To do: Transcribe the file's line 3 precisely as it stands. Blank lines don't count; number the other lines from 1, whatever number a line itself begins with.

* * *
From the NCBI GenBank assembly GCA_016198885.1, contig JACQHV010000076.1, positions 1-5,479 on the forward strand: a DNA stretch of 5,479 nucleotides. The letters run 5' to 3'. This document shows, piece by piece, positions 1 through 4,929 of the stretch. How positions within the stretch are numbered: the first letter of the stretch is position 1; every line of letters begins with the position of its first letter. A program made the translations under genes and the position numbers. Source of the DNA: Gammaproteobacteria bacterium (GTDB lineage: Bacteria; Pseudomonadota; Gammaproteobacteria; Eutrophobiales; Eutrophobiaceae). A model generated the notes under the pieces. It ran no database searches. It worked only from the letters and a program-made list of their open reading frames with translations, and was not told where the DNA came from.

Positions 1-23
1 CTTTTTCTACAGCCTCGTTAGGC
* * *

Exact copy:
1 CTTTTTCTACAGCCTCGTTAGGC